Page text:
There was a time when choosing the right fuel for your car was an easy choice.
Over the past decade diesel has shed its old image of traditionally very loud, smelly engines best served as agricultural working vehicles and have become more fashionable, thanks to car manufacturers making them cleaner and more efficient.
Opting for diesel suddenly became a very simple decision but with the Chancellor making diesel more expensive than petrol, suddenly choosing between the two became less clear cut.
Measuring the benefits
Were it simply down to efficiency and miles per gallon, diesel is still without doubt the more attractive option boasting the superior fuel economy.
Though advances in petrol engine technology have seen them improve, diesel engines are still more efficient; with CO2 levels reduced meaning low car tax liability.
With new cars depreciating in value the moment they’re driven off the forecourt it should also be noted that diesel cars will also typically retain their value better than their petrol counterparts.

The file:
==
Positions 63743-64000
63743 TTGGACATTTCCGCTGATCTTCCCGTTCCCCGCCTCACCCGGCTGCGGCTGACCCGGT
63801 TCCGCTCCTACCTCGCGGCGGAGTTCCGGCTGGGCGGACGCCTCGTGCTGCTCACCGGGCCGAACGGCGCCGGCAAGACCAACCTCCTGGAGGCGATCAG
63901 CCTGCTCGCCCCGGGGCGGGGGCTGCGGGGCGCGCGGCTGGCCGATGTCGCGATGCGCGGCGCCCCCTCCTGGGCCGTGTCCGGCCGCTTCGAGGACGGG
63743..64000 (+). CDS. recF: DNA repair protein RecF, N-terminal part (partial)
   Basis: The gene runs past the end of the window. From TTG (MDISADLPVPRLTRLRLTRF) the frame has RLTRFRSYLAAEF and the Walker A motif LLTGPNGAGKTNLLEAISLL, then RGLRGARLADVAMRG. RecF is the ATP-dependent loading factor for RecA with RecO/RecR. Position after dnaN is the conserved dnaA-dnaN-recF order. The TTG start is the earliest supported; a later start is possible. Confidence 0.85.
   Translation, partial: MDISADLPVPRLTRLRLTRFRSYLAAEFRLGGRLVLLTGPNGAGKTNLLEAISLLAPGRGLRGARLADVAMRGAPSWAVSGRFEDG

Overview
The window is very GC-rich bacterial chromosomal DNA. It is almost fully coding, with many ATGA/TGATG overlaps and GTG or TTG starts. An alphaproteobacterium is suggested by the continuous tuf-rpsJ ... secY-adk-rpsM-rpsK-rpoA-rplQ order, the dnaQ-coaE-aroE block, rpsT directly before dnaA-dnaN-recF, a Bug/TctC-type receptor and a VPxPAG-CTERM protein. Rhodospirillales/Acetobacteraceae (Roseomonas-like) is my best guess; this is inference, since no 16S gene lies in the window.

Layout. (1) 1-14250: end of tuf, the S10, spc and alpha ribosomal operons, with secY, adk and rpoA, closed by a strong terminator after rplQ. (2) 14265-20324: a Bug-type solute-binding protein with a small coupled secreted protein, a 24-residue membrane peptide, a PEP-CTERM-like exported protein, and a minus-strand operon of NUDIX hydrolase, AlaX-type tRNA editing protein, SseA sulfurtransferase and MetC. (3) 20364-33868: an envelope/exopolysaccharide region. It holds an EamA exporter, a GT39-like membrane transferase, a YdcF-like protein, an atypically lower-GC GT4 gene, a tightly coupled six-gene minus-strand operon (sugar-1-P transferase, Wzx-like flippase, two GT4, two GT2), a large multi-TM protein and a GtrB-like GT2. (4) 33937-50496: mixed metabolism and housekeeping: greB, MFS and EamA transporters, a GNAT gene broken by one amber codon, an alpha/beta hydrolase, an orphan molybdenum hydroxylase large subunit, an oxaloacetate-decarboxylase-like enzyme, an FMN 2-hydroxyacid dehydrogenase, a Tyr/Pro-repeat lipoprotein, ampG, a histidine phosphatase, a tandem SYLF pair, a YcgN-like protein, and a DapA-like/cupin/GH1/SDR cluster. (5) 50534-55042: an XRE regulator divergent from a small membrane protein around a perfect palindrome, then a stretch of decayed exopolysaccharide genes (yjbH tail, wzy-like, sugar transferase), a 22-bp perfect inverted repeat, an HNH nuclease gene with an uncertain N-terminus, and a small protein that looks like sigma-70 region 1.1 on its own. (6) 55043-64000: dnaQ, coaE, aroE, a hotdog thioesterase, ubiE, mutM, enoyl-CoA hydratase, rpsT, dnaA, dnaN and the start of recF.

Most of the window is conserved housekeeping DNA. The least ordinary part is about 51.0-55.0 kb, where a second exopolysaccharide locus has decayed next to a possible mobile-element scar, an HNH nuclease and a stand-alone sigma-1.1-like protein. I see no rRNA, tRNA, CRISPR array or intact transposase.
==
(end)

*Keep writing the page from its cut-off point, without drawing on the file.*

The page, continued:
The price of motor trade insurance on the other hand can vary by model and can favour either option, so check before you buy.
Disadvantages of diesel
The advantages of going diesel are crystal clear but all this comes at a price with manufacturers asking a premium purchase-price for diesel models – typically up to £2000 more for models of the same specification.
As previously mentioned diesel fuel prices in the UK have increased meaning it could take far longer than you would think to recoup the price premium of a diesel car unless you’re covering a significant number of miles.
Likewise recent surveys have shown that diesel-powered cars are slightly less reliable than petrol ones, often suffering from blocked DPS, meaning higher motor trade insurance premiums and potentially more expensive maintenance and repair costs.
To conclude, it’s clear that diesel is no longer the obvious choice for drivers who want to save money long-term. If you’re regularly covering long distances on the motorway then diesel may still be the more attractive option, however if you’re a low-mileage, town-dwelling driver petrol is the fuel of choice.